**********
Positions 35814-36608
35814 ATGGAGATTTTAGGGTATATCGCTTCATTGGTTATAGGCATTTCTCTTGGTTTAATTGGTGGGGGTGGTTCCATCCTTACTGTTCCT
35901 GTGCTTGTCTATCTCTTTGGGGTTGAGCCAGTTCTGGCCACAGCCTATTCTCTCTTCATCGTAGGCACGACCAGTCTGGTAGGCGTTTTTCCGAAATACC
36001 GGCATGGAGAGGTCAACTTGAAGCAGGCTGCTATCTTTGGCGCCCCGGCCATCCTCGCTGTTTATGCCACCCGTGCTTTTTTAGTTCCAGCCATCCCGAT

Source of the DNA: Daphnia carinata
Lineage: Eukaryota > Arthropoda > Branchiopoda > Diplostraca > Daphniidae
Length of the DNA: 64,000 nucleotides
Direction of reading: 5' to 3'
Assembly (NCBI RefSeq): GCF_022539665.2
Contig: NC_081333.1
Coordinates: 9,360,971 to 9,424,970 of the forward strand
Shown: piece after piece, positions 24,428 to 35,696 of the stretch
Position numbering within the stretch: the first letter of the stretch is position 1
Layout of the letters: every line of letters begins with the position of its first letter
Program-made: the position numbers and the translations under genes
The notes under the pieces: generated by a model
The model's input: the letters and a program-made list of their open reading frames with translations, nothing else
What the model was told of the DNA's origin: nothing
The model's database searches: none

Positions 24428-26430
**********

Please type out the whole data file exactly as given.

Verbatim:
Positions 35814-36608
35814 ATGGAGATTTTAGGGTATATCGCTTCATTGGTTATAGGCATTTCTCTTGGTTTAATTGGTGGGGGTGGTTCCATCCTTACTGTTCCT
35901 GTGCTTGTCTATCTCTTTGGGGTTGAGCCAGTTCTGGCCACAGCCTATTCTCTCTTCATCGTAGGCACGACCAGTCTGGTAGGCGTTTTTCCGAAATACC
36001 GGCATGGAGAGGTCAACTTGAAGCAGGCTGCTATCTTTGGCGCCCCGGCCATCCTCGCTGTTTATGCCACCCGTGCTTTTTTAGTTCCAGCCATCCCGAT

Source of the DNA: Daphnia carinata
Lineage: Eukaryota > Arthropoda > Branchiopoda > Diplostraca > Daphniidae
Length of the DNA: 64,000 nucleotides
Direction of reading: 5' to 3'
Assembly (NCBI RefSeq): GCF_022539665.2
Contig: NC_081333.1
Coordinates: 9,360,971 to 9,424,970 of the forward strand
Shown: piece after piece, positions 24,428 to 35,696 of the stretch
Position numbering within the stretch: the first letter of the stretch is position 1
Layout of the letters: every line of letters begins with the position of its first letter
Program-made: the position numbers and the translations under genes
The notes under the pieces: generated by a model
The model's input: the letters and a program-made list of their open reading frames with translations, nothing else
What the model was told of the DNA's origin: nothing
The model's database searches: none

Positions 24428-26430